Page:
4 Myths Concerning God’s Will

(As the next several weeks unfold before us, I will be examining 4 myths concerning God’s will.)

4 Myths About God’s Will

Part I

#1 The Myth Of God’s elusive will.

Colossians 1:9-14

 9 And so, from the day we heard, we have not ceased to pray for you, asking that you may be filled with the knowledge of His will in all spiritual wisdom and understanding, 10 so as to walk in a manner worthy of the Lord, fully pleasing to Him, bearing fruit in every good work and increasing in the knowledge of God. 11May you be strengthened with all power, according to His glorious might, for all endurance and patience with joy, 12 giving thanks to the Father, who has qualified you to share in the inheritance of the saints in light. 13 He has delivered us from the domain of darkness and transferred us to the kingdom of His beloved Son, 14 in whom we have redemption, the forgiveness of sins.

Paul writes to the Church: I’m praying you will be filled with the knowledge of God’s will so that you will walk worthy of God. The Apostle Paul then couples the imperative “walk” with the Gospel of “deliverance, transferal, redemption and forgiveness”.  Christian: God makes you worthy of Himself by delivering you from the domain of darkness into the Kingdom of His beloved Son.

The walking isn’t about your legs.  The walking is about Christ’s legs.

The whole walking worthy of the one true God who dwells in unapproachable light (1 Timothy 6:16) thing, is completely rooted in the whole being liberated from the dominion of darkness and transferred into the Kingdom of His beloved son, thing.

Take heart my fellow harassed sheep, for coming at all the walking and all the knowing in a Christocentric fashion prevents your soul from deflating with despair over the gravity of the task.

It is, after all, His task.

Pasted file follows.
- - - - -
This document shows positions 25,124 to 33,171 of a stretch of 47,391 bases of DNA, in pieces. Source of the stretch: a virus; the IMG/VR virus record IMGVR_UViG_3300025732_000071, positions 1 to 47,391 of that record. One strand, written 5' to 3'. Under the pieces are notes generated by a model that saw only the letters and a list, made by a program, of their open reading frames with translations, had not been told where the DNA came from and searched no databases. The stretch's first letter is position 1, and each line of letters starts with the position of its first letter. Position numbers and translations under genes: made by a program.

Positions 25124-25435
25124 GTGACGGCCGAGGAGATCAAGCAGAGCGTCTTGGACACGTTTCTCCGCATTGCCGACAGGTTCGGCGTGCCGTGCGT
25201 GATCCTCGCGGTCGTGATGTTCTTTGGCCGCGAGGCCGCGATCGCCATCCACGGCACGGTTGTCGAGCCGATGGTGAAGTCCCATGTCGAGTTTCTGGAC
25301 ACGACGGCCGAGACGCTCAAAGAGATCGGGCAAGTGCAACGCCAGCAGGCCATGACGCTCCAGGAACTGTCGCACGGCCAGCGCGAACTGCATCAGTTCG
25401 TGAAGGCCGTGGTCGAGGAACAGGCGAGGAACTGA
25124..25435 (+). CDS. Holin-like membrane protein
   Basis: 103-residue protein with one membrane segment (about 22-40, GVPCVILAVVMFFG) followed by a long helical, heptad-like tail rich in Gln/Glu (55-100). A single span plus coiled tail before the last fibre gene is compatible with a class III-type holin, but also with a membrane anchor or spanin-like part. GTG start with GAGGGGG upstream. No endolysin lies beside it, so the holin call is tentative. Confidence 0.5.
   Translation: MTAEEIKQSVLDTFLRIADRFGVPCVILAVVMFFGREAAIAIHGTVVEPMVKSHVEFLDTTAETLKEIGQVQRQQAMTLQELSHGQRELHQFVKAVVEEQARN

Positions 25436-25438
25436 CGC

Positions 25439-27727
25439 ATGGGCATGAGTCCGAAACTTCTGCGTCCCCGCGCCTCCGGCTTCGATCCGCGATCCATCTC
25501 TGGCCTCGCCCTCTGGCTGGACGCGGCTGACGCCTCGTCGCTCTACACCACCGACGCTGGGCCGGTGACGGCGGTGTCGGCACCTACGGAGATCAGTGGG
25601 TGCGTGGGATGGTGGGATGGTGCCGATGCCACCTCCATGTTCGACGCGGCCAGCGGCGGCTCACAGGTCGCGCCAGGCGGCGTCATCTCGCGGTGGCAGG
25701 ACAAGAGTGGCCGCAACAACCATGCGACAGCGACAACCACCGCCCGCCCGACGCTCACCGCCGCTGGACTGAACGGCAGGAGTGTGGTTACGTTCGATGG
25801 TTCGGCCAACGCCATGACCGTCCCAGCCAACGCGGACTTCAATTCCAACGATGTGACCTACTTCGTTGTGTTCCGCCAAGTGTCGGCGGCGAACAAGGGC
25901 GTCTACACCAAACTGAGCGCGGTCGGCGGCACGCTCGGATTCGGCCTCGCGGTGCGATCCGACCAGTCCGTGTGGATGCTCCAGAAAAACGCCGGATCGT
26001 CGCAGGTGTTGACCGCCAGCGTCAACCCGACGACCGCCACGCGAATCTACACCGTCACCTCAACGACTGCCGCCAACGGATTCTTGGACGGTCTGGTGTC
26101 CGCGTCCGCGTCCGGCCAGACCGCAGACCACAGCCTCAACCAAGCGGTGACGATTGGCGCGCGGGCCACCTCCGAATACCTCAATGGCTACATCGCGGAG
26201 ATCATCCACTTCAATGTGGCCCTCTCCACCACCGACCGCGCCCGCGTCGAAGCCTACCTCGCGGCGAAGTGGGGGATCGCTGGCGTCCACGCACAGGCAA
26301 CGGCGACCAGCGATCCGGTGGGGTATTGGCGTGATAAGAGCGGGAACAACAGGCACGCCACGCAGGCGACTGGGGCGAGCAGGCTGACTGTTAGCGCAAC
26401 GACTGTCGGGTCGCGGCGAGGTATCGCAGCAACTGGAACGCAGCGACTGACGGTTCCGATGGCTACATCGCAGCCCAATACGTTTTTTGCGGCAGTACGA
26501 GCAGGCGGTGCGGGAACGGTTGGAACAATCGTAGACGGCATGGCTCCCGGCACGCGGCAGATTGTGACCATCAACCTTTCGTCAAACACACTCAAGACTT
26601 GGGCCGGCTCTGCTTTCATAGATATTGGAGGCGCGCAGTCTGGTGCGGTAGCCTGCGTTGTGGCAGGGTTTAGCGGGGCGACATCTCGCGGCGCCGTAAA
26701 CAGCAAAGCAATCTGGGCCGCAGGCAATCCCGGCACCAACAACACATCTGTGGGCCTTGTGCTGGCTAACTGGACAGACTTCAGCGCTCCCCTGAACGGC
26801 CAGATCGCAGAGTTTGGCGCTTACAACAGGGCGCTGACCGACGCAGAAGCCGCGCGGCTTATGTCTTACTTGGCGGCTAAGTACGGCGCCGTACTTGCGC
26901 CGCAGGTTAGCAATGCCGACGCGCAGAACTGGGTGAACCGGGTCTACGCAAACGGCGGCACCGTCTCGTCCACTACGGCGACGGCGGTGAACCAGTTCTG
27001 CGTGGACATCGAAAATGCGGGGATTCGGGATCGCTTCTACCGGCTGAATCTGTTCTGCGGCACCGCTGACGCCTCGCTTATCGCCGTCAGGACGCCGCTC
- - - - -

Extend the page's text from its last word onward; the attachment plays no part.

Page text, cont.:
Despite this balm: I have run into many who feel God’s will is this elusive, slippery, difficult to capture bird, a flighty reclusive creature one may well spend a lifetime looking for yet never glimpse.

Is this true or merely widely accepted conjecture?

The stereotype is the young person getting ready to go to college.  They wring their hands and furrow their brow and drink down gallons of angst from the cup of self reproach:

“Am I making the right choice?”

“Will I be happy in this vocation?”

“Will I meet my future spouse here?”

“What if I fail?”.

As if choosing and going to a college ever determined whom one would become.  

Don’t be gullible, Grasshopper: whom you shall be has much more to do with Jesus than the promises of a college brochure.

Nonetheless, I have discerned this truth as I pray with and give counsel to the children of God whom sit in my study and wander these sacred hills & hollows: many whom claim to struggle with figuring out God’s will for their lives are actually struggling with figuring out what they want for their lives.

Word on the prairie is that people have been known to disguise “My will be done” in the sacred costume of “Thy will be done”.

Heaven forbid.

This is easily recognizable.  Do we talk about what we want, or what God wants?  Do we speak of what is good for the Christian Church, or do we talk about what is good for us?   Did the thought even cross our minds?

The knowledge of God’s will is to walk worthy of Him.  The paradox is this: the only ones who walk worthy of Christ are the ones whom Christ carries from darkness to light.  This is about a citizenship bought for you by Jesus on the Cross, not a check list of demands you have to keep to stay in the club.

 

Life Isn’t A Swap Meet.

 

Nor is seeking God’s will a negotiation in which we go back and forth with God, bartering, until we come to an understanding.  Abraham’s negotiation with the almighty in Genesis 18 is not normative.

My father has a talent for restoring derelict automobiles to their former glory.  My childhood was occupied with pushing lifeless husks of Americana from one end of the driveway to the other in order to make way for still others.  We would go to swap meets to obtain the requisite ingredients needed for automotive resurrection.